The New York City music scene feels more diverse and vibrant than ever these days as new bands and record labels rise up every week (not to mention music festivals). Several of those young bands and/or musicians, like Charly Bliss, Boytoy and Megan Talay, have been revisiting the poppy ’90s rock scene that many Gen-Xers may remember fondly from high school. Talay released her first EP Piece by Piece in 2015. Those acoustic guitar driven songs were of a different cut than Talay’s new EP, Talay. However, they are an early demonstration of Talay’s dynamic vocals and her nuanced song crafting.
With the change in direction, Talay finds herself in possession of a little more attitude and wit. When I first heard Talay’s music, I thought, well this was the excitement I wish one of my fond high school remembrances, Save Ferris, had possessed when I recently caught them live for the first time. It was no surprise to me then that the talented singer-songwriter considers No Doubt’s style as one from which inspiration may have come.
Though I had missed Talay’s recent full band shows, I did manage to catch an acoustic set of hers at Pete’s Candy Store. From there, I invited her to perform an acoustic song of her own choosing for PopMatters and to chat. Read our interview with Talay, where she discusses her inspirations, her music video for “Parents House” and more, below where you’ll also find the exclusive acoustic #GiantMonkeySession of “I Hope Your Band Goes Nowhere”. Interview has been edited and condensed for clarity.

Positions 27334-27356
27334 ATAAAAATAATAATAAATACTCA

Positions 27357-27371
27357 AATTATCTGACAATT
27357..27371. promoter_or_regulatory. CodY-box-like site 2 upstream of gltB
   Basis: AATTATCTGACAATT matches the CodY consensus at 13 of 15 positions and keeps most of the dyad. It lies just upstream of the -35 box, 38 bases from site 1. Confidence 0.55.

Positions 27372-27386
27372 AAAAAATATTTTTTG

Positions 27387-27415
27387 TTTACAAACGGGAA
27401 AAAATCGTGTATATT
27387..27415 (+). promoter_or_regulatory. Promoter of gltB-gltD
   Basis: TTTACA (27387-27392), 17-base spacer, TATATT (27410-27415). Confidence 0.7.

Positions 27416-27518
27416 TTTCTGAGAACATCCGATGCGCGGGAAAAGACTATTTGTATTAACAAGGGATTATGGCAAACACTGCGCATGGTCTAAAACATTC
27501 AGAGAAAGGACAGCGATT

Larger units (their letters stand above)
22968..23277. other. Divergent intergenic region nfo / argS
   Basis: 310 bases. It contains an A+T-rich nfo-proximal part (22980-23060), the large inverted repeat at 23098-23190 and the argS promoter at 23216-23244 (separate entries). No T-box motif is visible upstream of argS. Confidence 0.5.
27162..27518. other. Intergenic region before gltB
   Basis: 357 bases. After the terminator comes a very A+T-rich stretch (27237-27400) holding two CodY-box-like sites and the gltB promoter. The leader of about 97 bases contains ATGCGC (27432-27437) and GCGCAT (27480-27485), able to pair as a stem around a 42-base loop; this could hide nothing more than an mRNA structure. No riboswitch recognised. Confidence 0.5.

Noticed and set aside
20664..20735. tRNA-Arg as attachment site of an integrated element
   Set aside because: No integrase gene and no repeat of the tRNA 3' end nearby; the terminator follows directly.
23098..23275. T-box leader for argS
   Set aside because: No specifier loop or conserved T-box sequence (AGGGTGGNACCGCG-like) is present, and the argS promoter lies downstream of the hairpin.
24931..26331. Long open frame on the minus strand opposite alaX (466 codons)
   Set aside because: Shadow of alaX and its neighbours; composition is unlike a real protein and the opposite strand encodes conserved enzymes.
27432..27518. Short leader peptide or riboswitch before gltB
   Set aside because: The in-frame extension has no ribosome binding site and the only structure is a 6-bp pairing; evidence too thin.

Your new EP is self-titled.
Was that a way to reinvent yourself?
[My] first EP was really different. So I guess [the self-titled EP] was my way of being like, “this is what this project is”. I have been playing New York City since I was like 19 or whatever — playing at the Bitter End, playing pop rock and folk music or whatever. It felt like these are the songs that really represent me. So now this is Talay; this is what the project is, this is what the band is, the musical message I’m trying to get across.
Did the Brooklyn scene influence your sonic change?
There are so many specifics. Honestly, a big thing was I wrote a lot of these songs [when] I was working at the School of Rock. I was in Westchester teaching kids and running this group called California punk. For some reason, I was like, “I don’t know why I never learned to play the riff to ‘Just a Girl’ before.” Then I started covering all that stuff in my own shows. I was like, “oh, this is like a huge deal to me.” This is the music that I grew up on, teaching the kids and being around teenagers, I want to write songs that these kids want to listen to.